Sensor converts IR to visible light

December 03, 2021 // By Nick Flaherty
Sensor converts IR to visible light
Researchers at EPFL in Switzerland have built a micro-device that uses vibrating molecules to transform mid-infrared light into visible light.

The development, with researchers in Spain, the Netherlands and China, opens up a new class of compact sensors for thermal imaging and chemical or biological analysis.

The researchers at EPFL, Wuhan Institute of Technology, the Valencia Polytechnic University, and AMOLF in the Netherlands used a plasmonic nanocavity hosting a few hundred molecules to demonstrate optomechanical transduction of submicrowatt continuous-wave signals from the mid-infrared (32THz) onto the visible domain at ambient conditions.

The infrared light is directed to the 150nm diameter molecules where it is converted into vibrational energy. Simultaneously, a laser beam of higher frequency impinges on the same molecules to provide the extra energy and convert the vibration into visible light. To boost the conversion process, the molecules are sandwiched between metallic nanostructures that act as optical antennas by concentrating the infrared light and laser energy at the molecules.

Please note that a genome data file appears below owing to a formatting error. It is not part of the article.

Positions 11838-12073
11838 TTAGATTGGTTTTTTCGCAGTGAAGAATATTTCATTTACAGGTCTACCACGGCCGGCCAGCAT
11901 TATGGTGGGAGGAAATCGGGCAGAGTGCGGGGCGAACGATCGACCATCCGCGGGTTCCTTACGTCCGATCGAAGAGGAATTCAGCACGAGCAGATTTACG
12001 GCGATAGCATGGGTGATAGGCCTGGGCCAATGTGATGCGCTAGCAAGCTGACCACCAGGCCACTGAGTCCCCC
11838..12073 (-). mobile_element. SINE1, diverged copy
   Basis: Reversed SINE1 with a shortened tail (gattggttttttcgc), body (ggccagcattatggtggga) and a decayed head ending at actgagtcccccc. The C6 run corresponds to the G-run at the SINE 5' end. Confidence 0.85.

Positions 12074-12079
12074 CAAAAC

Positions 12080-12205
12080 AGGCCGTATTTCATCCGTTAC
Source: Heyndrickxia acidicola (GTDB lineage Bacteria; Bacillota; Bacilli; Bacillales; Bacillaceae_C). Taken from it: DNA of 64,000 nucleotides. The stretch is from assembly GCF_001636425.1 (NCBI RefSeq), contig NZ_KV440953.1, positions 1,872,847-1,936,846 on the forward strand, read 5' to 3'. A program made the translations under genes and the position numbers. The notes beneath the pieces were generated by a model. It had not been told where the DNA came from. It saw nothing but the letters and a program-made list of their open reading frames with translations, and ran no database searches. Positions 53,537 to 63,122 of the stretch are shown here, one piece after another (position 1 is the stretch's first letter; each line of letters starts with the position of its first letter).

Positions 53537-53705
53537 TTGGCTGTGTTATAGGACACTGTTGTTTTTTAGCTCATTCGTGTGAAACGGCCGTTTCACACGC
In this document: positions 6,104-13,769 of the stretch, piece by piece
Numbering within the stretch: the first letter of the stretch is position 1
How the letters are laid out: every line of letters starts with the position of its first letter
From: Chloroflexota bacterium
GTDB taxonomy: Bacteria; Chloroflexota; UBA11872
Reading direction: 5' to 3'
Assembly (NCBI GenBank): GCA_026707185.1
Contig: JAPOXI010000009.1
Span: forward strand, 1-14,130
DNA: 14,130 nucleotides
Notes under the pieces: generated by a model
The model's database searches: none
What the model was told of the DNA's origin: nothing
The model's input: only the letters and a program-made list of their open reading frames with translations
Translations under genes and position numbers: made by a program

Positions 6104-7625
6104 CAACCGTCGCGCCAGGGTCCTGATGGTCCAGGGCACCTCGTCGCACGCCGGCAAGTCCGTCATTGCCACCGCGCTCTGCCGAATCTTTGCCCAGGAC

The incoming IR light resonantly drives a collective molecular vibration, which imprints a coherent modulation on a visible pump laser. This results in upconverted Raman sidebands with an estimated 13 orders of magnitude enhancement in upconversion efficiency per molecule.

“The new device has a number of appealing features,” said Professor Christophe Galland at EPFL’s School of Basic Sciences, who led the study. “First, the conversion process is coherent, meaning that all information present in the original infrared light is faithfully mapped onto the newly created visible light. It allows high-resolution infrared spectroscopy to be performed with standard detectors like those found in cell-phone cameras. Second, each device is about a few micrometers in length and width, which means it can be incorporated into large pixel arrays. Finally, the method is highly versatile and can be adapted to different frequencies by simply choosing molecules with different vibrational modes.”

“So far, however, the device’s light-conversion efficiency is still very low,” said Dr Wen Chen, first author of the work. “We are now focusing our efforts in further improving it.”

10.1126/science.abk3106www.epfl.ch

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Picture: 
Artistic view of the nanoparticle-in-groove plasmonic cavities. Credit: Nicolas Antille

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